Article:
Tuesday, February 8, 2011

Solving another family story

"Delia's mother was holding her by the train tracks when a train came along, caught her mother's skirts, and dragged her to her death.  As she was being swept away, she managed to throw the baby at a crowd on the platform, and a man safely caught the baby."  This story was told to us for years, with slight variations.  I always wondered how I could find a record of it.

Delia Joyce married Patrick ODonnell around 1887.  They are buried together at Holy Name Cemetery in Jersey City, Hudson County, New Jersey.  Her dates are listed as 1862-1929 on her gravestone.  She first appears with Patrick in the 1900 census in Bayonne, Hudson County, New Jersey, born in New York to Irish parents.  There are not many Joyce families in New York in the 1870 and 1880 census, but several had a girl named Delia, making it impossible to decide which was the correct family.

I had the opportunity to show some old photos to an older relative.  I had this photograph of a woman suspected to be Delia Joyce ODonnell.

The older relative confirmed that the woman in the center was Delia.  "She was the baby that her mother threw as she was being dragged by the train."  And she was able to recall the location:  Pawling.  Delia was not looking at the camera because she was blind.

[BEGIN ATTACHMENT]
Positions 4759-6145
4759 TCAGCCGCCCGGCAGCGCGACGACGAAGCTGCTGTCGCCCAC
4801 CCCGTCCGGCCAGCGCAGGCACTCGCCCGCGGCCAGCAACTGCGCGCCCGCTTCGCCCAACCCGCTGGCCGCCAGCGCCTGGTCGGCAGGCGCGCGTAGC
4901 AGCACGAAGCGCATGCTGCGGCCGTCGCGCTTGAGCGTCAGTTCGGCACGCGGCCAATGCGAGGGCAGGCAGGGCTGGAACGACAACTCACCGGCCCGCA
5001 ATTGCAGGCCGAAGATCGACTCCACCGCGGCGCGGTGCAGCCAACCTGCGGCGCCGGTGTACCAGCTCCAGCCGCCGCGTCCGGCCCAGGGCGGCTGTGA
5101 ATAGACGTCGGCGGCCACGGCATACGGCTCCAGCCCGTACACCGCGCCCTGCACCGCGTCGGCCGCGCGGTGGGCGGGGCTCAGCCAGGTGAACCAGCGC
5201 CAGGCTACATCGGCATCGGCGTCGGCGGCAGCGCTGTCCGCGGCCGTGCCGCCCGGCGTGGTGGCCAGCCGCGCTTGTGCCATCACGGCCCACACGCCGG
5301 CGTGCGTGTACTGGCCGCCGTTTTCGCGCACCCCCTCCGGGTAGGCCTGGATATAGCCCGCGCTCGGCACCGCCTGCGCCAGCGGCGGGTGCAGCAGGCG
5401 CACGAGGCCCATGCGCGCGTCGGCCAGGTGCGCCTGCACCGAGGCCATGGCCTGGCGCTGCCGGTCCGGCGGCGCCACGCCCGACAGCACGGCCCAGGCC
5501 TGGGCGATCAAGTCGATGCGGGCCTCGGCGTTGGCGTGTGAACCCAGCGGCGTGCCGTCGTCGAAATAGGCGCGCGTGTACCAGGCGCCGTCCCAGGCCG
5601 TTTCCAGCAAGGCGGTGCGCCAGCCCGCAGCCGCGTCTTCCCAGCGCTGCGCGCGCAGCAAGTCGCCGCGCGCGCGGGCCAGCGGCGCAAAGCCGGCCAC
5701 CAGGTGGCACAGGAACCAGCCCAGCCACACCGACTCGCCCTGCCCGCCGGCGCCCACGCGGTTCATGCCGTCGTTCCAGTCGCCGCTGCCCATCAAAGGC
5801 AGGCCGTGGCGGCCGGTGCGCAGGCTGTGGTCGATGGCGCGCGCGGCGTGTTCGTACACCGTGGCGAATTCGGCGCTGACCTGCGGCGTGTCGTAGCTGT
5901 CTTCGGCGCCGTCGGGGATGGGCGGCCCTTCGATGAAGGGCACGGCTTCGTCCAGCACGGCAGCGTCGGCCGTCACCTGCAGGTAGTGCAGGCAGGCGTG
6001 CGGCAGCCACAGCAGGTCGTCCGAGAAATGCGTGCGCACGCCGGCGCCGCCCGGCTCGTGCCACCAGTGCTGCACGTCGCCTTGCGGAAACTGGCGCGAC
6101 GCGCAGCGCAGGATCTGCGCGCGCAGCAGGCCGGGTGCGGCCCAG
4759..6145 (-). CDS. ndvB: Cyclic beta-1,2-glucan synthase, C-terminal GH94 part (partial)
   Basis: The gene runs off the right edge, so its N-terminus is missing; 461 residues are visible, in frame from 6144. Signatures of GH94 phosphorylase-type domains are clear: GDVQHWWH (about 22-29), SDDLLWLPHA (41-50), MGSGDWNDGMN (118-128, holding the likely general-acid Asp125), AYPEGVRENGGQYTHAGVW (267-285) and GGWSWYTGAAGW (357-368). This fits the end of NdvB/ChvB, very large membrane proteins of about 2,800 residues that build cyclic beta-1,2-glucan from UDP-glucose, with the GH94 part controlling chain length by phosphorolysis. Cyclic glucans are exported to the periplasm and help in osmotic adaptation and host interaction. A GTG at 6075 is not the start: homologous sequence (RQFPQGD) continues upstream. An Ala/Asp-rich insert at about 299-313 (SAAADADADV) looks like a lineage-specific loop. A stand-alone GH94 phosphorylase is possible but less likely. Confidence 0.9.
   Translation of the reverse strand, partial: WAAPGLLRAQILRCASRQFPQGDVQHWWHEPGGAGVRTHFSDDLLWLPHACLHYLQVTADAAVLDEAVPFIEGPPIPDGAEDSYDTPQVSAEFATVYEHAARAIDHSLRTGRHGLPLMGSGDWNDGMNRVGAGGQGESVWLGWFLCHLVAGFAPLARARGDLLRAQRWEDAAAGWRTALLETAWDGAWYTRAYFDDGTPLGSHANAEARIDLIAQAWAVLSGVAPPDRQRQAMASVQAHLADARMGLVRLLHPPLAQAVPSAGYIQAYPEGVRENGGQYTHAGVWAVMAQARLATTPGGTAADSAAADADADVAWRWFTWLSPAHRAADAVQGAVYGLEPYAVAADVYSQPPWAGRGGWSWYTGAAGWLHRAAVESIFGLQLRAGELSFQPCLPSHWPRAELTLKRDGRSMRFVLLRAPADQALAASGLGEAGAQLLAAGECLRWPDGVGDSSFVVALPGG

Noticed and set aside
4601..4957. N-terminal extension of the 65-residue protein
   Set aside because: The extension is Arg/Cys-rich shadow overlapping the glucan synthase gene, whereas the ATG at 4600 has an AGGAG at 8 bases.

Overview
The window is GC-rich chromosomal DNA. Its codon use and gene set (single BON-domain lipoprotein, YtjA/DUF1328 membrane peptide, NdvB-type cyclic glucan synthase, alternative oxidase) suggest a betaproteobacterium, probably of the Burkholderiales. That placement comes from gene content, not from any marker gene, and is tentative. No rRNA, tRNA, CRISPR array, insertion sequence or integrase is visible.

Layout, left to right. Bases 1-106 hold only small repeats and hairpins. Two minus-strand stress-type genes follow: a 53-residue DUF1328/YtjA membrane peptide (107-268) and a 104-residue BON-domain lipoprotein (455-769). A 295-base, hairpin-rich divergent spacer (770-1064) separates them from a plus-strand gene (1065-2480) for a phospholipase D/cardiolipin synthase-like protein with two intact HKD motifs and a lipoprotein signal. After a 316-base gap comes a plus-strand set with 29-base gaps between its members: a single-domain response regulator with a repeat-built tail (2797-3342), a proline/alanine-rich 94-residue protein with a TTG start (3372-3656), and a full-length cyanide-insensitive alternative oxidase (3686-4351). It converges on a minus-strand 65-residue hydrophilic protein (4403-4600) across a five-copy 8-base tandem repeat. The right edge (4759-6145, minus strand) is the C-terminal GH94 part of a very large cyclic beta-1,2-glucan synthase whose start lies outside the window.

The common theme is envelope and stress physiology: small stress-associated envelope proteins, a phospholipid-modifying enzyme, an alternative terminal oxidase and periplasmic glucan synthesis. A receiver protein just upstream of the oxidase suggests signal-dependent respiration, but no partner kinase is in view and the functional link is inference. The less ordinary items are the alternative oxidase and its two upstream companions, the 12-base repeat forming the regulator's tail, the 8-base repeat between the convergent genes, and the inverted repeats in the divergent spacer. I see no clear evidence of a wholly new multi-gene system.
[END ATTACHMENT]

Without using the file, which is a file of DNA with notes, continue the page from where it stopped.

Armed with a location, I found the Joyce family living in Pawling, Dutchess County, New York in the 1870 census.

1870 census for Pawling, Dutchess County, New York
The eight year old Adelia was Delia, the "baby" thrown by her mother to escape death.  The problem with this finding is that Delia could not have been a baby when her mother died because there are two more children born after Delia.  By Irish luck, Delia's mother died during the census year, so she turns up in the mortality schedule for us to easily find 140 years later.

1870 US Mortality Schedule, 1870 New York
The first number, 21, matches the families.  Mary Joyce, age 35, of Ireland, died in May of 1870, "Run over by cars Railroad."  This confirms that I have the correct family.  The remaining issue is that Delia was not a baby when her mother died, so either the story should have been "Mother throws small child to safety" or the rescued baby was not Delia, but rather a younger sibling, perhaps John or James.

Able to make the match to Dutchess County, I found a descendant of Patrick Joyce by his second wife.  Patrick remarried and had more children.  They too had heard the same baby and train story.